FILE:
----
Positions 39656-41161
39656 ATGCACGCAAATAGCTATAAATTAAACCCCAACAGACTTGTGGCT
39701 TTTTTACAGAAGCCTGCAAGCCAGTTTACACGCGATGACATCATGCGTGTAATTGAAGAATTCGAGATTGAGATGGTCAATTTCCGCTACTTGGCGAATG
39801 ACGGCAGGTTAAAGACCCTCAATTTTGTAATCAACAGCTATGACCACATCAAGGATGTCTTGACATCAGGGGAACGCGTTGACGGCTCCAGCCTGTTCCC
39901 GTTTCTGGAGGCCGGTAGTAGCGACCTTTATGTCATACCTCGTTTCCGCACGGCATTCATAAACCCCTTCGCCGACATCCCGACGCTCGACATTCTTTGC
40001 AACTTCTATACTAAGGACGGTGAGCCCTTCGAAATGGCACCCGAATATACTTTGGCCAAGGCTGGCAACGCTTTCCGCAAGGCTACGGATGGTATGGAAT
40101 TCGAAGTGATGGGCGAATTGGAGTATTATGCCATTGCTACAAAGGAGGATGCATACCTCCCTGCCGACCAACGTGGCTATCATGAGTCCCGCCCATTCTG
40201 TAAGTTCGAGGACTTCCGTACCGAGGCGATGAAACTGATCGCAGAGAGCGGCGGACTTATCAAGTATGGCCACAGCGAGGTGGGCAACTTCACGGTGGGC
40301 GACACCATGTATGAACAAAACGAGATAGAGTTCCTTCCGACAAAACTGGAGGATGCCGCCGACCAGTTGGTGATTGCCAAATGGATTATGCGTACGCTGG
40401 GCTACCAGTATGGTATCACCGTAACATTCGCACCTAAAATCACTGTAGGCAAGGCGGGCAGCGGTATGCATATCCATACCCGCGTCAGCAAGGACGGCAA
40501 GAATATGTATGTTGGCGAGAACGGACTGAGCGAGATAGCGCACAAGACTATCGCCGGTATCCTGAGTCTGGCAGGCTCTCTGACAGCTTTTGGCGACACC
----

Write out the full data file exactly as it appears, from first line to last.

Positions 39656-41161
39656 ATGCACGCAAATAGCTATAAATTAAACCCCAACAGACTTGTGGCT
39701 TTTTTACAGAAGCCTGCAAGCCAGTTTACACGCGATGACATCATGCGTGTAATTGAAGAATTCGAGATTGAGATGGTCAATTTCCGCTACTTGGCGAATG
39801 ACGGCAGGTTAAAGACCCTCAATTTTGTAATCAACAGCTATGACCACATCAAGGATGTCTTGACATCAGGGGAACGCGTTGACGGCTCCAGCCTGTTCCC
39901 GTTTCTGGAGGCCGGTAGTAGCGACCTTTATGTCATACCTCGTTTCCGCACGGCATTCATAAACCCCTTCGCCGACATCCCGACGCTCGACATTCTTTGC
40001 AACTTCTATACTAAGGACGGTGAGCCCTTCGAAATGGCACCCGAATATACTTTGGCCAAGGCTGGCAACGCTTTCCGCAAGGCTACGGATGGTATGGAAT
40101 TCGAAGTGATGGGCGAATTGGAGTATTATGCCATTGCTACAAAGGAGGATGCATACCTCCCTGCCGACCAACGTGGCTATCATGAGTCCCGCCCATTCTG
40201 TAAGTTCGAGGACTTCCGTACCGAGGCGATGAAACTGATCGCAGAGAGCGGCGGACTTATCAAGTATGGCCACAGCGAGGTGGGCAACTTCACGGTGGGC
40301 GACACCATGTATGAACAAAACGAGATAGAGTTCCTTCCGACAAAACTGGAGGATGCCGCCGACCAGTTGGTGATTGCCAAATGGATTATGCGTACGCTGG
40401 GCTACCAGTATGGTATCACCGTAACATTCGCACCTAAAATCACTGTAGGCAAGGCGGGCAGCGGTATGCATATCCATACCCGCGTCAGCAAGGACGGCAA
40501 GAATATGTATGTTGGCGAGAACGGACTGAGCGAGATAGCGCACAAGACTATCGCCGGTATCCTGAGTCTGGCAGGCTCTCTGACAGCTTTTGGCGACACC